Words: Hannah Parkinson (she/her)
Artwork: Lizzie Eidson (she/her)
This article features in our third print issue of the year, Ashes to Ashes.
Female “hysteria” has cropped up in medical journals dating back to 2000 BC – medical professionals perpetuating the belief that women were ‘biologically weak and flawed’ for this ‘hysterical behaviour’. As women, we are so often branded “hysterical”: ‘It’s just their time of the month’, says the age-old dismissal of our emotions.
Jumping forward 4 millenia, women are still demonised for their emotions. It is far too easy to romanticise misery. ‘Britney shaved her head and all we did was call her crazy’, sings MARINA in her 2021 album, referencing Britney Spears’ meltdown which will live in the archives of tabloids forevermore. Similarly came the public breakdown of former child star Lindsey Lohan during the noughties, who was criticised as her mugshot was plastered across the front page of practically every media outlet around the world.
Both Britney and Lindsey suffered following their very public struggles. There is a tendency for tabloids to swoop like vultures once a celebrity exhibits behaviour that can be exploited, mocked and picked apart. Sadly, it seems to be female celebrities who suffer disproportionately. Very recently, paparazzi shots of Cara Delevigne after Burning Man surfaced, and tabloids jumped upon them. Isn’t it time to stop demonising celebrities for their mistakes, addictions, and mental health issues? There is a stigma surrounding the very public nature of the celebrity breakdown, and a tendency to treat their lives and suffering as public domain.
But in light of the recent fascination with Y2K fashion and culture, these representations of female breakdowns are frequently passed off as “iconic” pop-culture moments. The influence of this aesthetic now spans across all platforms and facets of modern media. It appears the “sad-girl” is not just a state of mind, but a state of being.
Simultaneously, social media has seen a series of trends reclaiming this messy, grungy, far-from-perfect look, branded the “sad girl aesthetic”. Much like Lohan’s infamous mugshot, a 2020 TikTok craze saw thousands posting their own fabricated “mugshot” images.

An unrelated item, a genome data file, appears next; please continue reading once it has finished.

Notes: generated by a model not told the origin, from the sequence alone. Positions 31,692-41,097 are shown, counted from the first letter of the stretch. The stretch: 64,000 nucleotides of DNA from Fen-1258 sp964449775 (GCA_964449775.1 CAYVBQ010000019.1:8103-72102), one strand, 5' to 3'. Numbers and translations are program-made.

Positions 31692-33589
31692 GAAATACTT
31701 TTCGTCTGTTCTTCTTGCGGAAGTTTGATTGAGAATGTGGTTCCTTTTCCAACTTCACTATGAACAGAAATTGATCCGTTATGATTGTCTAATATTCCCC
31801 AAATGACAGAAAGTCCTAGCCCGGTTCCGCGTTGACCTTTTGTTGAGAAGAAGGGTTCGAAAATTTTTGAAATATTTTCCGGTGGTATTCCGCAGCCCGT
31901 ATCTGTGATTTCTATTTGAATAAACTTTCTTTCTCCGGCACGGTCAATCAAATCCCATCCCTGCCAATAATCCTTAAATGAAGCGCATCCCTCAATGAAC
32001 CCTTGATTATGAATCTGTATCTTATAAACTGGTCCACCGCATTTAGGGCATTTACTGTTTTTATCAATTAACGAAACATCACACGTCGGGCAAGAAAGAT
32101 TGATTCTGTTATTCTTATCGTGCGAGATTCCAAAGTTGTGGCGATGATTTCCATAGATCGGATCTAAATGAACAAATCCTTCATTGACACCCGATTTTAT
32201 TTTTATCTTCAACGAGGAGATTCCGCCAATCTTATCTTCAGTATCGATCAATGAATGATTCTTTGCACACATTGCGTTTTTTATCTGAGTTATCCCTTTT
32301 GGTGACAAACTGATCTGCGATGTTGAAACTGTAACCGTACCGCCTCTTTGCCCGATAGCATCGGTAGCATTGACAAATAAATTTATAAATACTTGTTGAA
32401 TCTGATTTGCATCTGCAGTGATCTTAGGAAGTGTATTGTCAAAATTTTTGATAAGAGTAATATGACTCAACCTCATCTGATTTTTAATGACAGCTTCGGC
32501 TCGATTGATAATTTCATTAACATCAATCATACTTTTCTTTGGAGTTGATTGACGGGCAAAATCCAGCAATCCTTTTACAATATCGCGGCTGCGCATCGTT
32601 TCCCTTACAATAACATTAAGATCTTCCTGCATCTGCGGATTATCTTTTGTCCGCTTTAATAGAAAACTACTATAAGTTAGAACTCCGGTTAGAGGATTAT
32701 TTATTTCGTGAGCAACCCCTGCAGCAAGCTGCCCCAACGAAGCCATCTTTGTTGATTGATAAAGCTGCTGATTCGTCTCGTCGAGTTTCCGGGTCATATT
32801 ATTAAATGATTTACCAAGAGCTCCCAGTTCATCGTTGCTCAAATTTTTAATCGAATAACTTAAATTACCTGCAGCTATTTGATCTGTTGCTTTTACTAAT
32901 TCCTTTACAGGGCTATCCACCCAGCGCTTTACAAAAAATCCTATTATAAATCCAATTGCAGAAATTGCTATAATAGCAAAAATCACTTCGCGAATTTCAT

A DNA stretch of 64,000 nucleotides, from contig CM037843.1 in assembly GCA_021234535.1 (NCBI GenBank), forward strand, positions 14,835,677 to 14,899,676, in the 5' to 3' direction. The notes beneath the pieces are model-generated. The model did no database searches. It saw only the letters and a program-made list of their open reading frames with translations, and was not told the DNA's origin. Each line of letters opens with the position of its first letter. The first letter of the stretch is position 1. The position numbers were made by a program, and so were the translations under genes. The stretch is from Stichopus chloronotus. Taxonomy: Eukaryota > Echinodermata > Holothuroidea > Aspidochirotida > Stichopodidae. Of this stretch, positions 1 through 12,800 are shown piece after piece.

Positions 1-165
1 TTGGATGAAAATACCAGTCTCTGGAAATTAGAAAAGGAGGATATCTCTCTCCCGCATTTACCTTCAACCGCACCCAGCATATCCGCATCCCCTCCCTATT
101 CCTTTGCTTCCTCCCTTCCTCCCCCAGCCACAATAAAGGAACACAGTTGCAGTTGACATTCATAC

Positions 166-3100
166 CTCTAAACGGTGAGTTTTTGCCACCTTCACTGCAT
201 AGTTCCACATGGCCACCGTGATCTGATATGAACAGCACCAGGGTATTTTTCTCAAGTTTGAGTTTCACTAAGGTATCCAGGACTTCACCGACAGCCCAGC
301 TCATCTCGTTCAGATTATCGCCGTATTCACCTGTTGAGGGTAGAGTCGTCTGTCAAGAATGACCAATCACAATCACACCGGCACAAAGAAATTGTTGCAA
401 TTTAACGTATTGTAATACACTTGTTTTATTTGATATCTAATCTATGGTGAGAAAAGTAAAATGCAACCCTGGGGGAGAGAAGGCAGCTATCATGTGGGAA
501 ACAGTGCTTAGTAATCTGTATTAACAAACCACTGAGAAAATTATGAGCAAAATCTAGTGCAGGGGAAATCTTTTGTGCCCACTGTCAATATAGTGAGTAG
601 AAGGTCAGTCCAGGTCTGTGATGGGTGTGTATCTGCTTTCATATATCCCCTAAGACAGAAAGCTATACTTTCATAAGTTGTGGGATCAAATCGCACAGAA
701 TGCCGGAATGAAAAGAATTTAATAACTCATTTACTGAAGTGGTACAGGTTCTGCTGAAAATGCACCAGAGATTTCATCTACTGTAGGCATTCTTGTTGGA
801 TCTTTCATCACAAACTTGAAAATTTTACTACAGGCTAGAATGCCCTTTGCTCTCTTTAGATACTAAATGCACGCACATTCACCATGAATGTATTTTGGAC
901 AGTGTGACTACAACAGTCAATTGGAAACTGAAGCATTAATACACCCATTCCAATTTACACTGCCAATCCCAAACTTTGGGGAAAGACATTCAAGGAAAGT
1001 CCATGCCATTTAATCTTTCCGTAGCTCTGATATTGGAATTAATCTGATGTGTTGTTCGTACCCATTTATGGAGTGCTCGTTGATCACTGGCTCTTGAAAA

Even the elite of the fashion world are preying on this commodification of misery, with Gucci, Schiaparelli, and Dior shows all featuring the grungy, “sad-girl” aesthetic. Gucci’s Fall 2020 show spotlighted models with ever-so-purposeful black mascara tears running down their faces, perpetuating this “sad-girl” image further into high-culture.
There is undeniably a sense of catharsis to be found in this. In reducing the pressure to present a “perfect” image online, we begin to reject the desire for unattainable perfection. Here the era of the “sad girl”, heralded by teenage girls online, comes into play. We’ve all done it. We’re in the middle of crying , snap a photo, and the tears live on forever in the annals of our camera-rolls, private stories and chats with trusted confidantes. There is a certain refreshing vulnerability, a realness, to this trend.
The influence of teenage girls in their bedrooms creating these trends back on 2014 Tumblr (think Effy Stonem, Lana del Rey Ultraviolence era, black and white posts) is apparent. But this romanticising of the depressive female image equally raises challenging questions when we consider the implication of looking for ‘femininity in sickness’. Is it right that we are constantly defining ourselves by these ever-evolving cultural indicators that tell the world who we are and how we feel? Perhaps this tendency to aestheticise our misery represents a wider cataclysmic shift towards our growing desire to categorise ourselves by aesthetics, phrases, and subcultures?
An essay by Rayne Fisher-Quann articulates this beautifully. As Fisher-Quann puts it: ‘One girl on your TikTok feed might be a self-described Joan Didion/Eve Babitz/marlboro reds/straight-cut levis/Fleabag-girl (this means she has depression).’ She then considers how other mental illnesses are aestheticized into subcultures which validate one’s own personal suffering by the types of media they identify with. She writes: ‘If i can compare myself to just the right amount of things — place myself at the nexus of enough edgy, vaguely feminist media properties — will that eventually start to feel like actualization?’ In today’s era of late-stage Capitalism, to exist is to consume, and to be consumed. We are marketable products, even commodifying our own suffering. As Fisher-Quann puts it, ‘We consume so much, now, that perhaps we don’t know what it means to exist as something unsellable.’
As our perfectly curated instagram aesthetics so often cater to the male gaze, perhaps the “sad girl” trend becomes an opportunity to reject expectations of perfection. Women existing for themselves, understood by other women, is a beautiful thing. Reclaiming our emotions and, in doing so, validating each other’s experiences, creates a culture of solidarity and acceptance. By rejecting the beauty standard in favour of curated chaos, we embrace femininity in all its forms.
In a society which historically lobotomised the hysterical woman, the “sad girl” is finally allowed her moment. Whether you choose to participate – to trauma dump sad girl insta poetry across your feeds or listen to Mitski on loop – we can herald the female breakdown as more than a “sad girl aesthetic”, but as a space in which female emotion is not demonised, but revered.